LOUISVILLE Ky. KFC said it is moving forward with an online campaign to find a new mascot for its Kentucky Grilled Chicken despite some backlash from customers who have told the chain they'd rather the Colonel stay right where he is.
Earlier this month, KFC launched a search for the "Ultimate Kentucky Grilled Chicken Fan" to serve as the face for the new product line. Since then, the chain has received several phone calls, e-mails and messages at social networking sites from customers concerned KFC was getting rid of Colonel Sanders.
KFC said customer comments have included “Why? If it ain’t broke, don’t fix it,” and “Wake up! He is worth keeping. Nothing new will be better than KFC’s history.”
“We've received a lot of interest in our 'Ultimate Kentucky Grilled Chicken Fan' contest," said KFC spokesman Rick Maynard, “but we've also heard from some very passionate fans of Colonel Sanders. The feedback we've received so far shows Colonel Sanders remains a beloved figure around the world, nearly 30 years after his death and that makes everyone at KFC very proud.”
KFC said the Colonel would continue to be the face of the brand, but that it would continue its search for the Ultimate KGC Fan. The contest, which continues through July 8, invites customers to submit a video on KFC's MySpace page, www.myspace.com/unthinkkfc , explaining why he or she should win. The public will vote for the winner, and three finalists will be named July 25. The chain plans to announce the winner in August.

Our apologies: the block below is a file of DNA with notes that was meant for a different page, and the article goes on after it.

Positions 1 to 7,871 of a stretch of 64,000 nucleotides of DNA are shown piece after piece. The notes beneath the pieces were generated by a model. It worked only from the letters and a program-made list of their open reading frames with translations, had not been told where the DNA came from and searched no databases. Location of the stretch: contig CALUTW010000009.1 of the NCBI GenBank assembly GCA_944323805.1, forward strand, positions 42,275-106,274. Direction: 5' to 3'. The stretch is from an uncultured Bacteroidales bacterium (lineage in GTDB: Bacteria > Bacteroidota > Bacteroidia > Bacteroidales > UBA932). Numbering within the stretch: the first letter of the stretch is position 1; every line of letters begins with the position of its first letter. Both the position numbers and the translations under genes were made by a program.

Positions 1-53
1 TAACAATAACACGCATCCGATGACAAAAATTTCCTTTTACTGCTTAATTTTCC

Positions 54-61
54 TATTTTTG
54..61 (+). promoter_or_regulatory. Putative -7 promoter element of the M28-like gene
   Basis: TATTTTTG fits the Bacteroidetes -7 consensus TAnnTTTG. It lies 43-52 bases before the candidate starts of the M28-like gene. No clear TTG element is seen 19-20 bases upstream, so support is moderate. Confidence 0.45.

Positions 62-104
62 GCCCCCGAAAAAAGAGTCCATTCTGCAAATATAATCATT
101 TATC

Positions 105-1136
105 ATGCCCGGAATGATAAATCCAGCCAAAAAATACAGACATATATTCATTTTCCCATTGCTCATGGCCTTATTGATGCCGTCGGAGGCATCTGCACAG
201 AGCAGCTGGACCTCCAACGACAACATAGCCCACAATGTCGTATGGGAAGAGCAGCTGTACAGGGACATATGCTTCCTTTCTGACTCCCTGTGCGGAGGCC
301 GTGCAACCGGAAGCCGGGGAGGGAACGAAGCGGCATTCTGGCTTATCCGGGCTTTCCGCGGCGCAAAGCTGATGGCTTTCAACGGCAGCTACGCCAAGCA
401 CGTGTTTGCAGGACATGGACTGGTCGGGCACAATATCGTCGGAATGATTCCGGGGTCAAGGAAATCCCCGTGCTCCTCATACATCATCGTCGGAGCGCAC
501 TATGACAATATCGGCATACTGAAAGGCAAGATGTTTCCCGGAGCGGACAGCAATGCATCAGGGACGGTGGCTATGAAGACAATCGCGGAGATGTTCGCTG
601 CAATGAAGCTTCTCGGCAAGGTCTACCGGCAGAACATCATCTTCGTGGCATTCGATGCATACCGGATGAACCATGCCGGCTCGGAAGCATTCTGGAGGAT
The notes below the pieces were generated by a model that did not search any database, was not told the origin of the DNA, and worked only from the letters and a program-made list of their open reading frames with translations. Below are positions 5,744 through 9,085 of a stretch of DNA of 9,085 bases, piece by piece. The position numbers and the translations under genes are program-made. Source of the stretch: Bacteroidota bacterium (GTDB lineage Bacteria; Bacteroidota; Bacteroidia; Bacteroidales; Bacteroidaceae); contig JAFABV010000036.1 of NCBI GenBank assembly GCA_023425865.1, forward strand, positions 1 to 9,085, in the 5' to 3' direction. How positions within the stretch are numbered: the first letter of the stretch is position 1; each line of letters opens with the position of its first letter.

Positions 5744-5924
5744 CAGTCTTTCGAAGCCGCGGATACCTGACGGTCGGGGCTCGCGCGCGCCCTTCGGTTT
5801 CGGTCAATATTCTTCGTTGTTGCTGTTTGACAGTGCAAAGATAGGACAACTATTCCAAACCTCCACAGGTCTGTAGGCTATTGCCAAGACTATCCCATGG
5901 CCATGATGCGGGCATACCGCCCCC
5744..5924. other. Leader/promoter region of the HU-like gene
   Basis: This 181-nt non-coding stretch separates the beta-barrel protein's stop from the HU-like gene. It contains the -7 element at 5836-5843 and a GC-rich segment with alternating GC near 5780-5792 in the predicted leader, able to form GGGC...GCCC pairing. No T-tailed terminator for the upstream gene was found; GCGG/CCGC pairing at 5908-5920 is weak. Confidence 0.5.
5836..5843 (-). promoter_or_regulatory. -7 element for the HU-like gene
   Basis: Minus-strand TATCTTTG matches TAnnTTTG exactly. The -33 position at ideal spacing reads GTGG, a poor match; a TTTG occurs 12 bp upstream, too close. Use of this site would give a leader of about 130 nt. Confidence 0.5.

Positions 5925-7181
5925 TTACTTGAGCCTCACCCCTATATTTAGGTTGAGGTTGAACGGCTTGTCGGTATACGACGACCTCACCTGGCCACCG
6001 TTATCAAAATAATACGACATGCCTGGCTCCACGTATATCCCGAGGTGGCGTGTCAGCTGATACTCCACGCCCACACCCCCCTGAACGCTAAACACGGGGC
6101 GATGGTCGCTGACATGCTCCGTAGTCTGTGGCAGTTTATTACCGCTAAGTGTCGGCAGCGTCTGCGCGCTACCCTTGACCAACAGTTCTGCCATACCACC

“Of course, the Colonel will continue to represent KFC,” Maynard said, "but we decided to let America vote to get a sense for how big a part our contest winner should play in the marketing of Kentucky Grilled Chicken."
KFC’s grilled chicken line has been beset by marketing glitches since its rollout in April. A massive giveaway promotion in May faltered  because of technological problems and supply limitations, and KFC ultimately issued staggered rain checks for the free two-piece meal plus a soft drink. Earlier this month, two customers sued KFC  over the giveaway, accusing the chain of false advertising, fraud and unfair business practices.
At the time the suit was filed, KFC spokesman Maynard said the chain had “received an overwhelming response" to the giveaway and apologized “to any customers who were inconvenienced."
KFC has more than 15,000 locations worldwide, including 5,000 domestic units.